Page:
How Kristaps Porzing’s trade to the Celtics could affect Jaylen Brown’s extension negotiations

LAS VEGAS – The Celtics have had a very busy season this summer after a disappointing loss in the Eastern Conference Finals to the Miami Heat. After several years of watching Boston’s offense sputter in late games and big moments in the playoffs, one of the team’s focuses this offseason was to upgrade the offense in those spots per. league sources. That change has largely come in the form of 7-foot-3 big man Kristaps Porzingis, who was acquired with draft capital for Marcus Smart in June.

The Celtics have reportedly agreed to a $60 million extension over two years with the former Wizard, but that deal is not yet official. So is the team’s sign-and-trade of Grant Williams with the Dallas Mavericks for two second-round picks. There’s no rush to get these deals done, but it’s worth mentioning that both remain unfinished amid Jaylen Brown’s extension negotiations, which remain ongoing in Las Vegas as both sides are in town for the NBA Summer League.

While many assumed this Brown deal would be agreed upon at the start of free agency, negotiations have strangely stalled as other stars around the league (Tyrese Halliburton, Desmond Bane, LaMelo Ball, Anthony Edwards) all signed up to massive expansions of their own within the past 10 days.

Brown’s supermax deal is more complex than those, or at least less straightforward given the amount involved. Rookie max deals generally lead to clear negotiations, as was the case when Jayson Tatum signed his deal four years ago.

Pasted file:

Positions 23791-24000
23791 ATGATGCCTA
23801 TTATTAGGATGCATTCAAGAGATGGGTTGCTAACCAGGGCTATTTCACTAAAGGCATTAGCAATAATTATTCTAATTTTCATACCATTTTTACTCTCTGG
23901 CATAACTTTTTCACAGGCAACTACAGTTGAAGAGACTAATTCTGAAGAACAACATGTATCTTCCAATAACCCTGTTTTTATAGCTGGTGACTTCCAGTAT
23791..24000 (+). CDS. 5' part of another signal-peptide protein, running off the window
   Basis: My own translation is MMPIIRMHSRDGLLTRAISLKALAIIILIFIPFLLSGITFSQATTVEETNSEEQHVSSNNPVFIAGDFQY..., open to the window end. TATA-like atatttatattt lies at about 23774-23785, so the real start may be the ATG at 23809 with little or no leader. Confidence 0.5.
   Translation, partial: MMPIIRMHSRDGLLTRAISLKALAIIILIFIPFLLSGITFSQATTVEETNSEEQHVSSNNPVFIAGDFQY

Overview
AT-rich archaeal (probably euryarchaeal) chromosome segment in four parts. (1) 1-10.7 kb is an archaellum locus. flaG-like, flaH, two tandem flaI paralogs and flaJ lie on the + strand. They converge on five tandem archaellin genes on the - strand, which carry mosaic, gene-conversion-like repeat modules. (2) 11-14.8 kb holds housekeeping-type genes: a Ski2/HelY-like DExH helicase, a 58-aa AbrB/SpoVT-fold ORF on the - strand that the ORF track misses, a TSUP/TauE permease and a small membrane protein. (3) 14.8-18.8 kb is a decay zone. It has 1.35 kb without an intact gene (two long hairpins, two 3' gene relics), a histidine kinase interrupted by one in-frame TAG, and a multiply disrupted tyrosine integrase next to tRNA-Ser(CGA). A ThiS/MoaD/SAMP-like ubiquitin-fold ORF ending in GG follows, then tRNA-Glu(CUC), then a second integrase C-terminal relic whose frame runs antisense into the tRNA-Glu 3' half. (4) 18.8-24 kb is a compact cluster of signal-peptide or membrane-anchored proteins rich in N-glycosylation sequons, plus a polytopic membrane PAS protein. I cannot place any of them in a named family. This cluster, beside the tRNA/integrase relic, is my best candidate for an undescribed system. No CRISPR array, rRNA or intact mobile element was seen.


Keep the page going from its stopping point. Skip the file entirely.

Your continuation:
So what type of haggling could be going on between the two sides right now. And how does the Kristaps Porzingis acquisition potentially fit into this? Here are a few areas you can see:


Brown can make up to 35 percent of the salary cap after becoming eligible for a supermax extension, but he is not obligated to as part of any deal. The Celtics can offer anything over 30 percent in the deal, and that’s higher than Brown would be able to get from any other team in free agency next summer (30 percent).

Historically, most players eligible for a supermax have received the full 35 percent of the salary cap (Rudy Gobert was an exception), but that was before the new NBA CBA was introduced with far-reaching team-building restrictions on team spending well into the luxury tax the other forecourt. The Celtics can try to bridge that gap by only offering Brown the full 35 percent max if he reaches certain player or team incentives. Brown has had plenty of incentives in his current deal (games played, team performance bonus, etc.), but those kinds of incentives are becoming less common in star deals as stars demand the guaranteed money in full.

Length/player option

The contract is to have a total duration of five years, but the final year of the contract is a player option in a lot of max deals. Brown’s camp is likely pushing for this so he can lock down another long-term max deal at a younger age. The Celtics would obviously prefer long-term contractual control for themselves or any potential trade partner if a deal is struck is Brown.

Terms of trade/Porzingi’s extension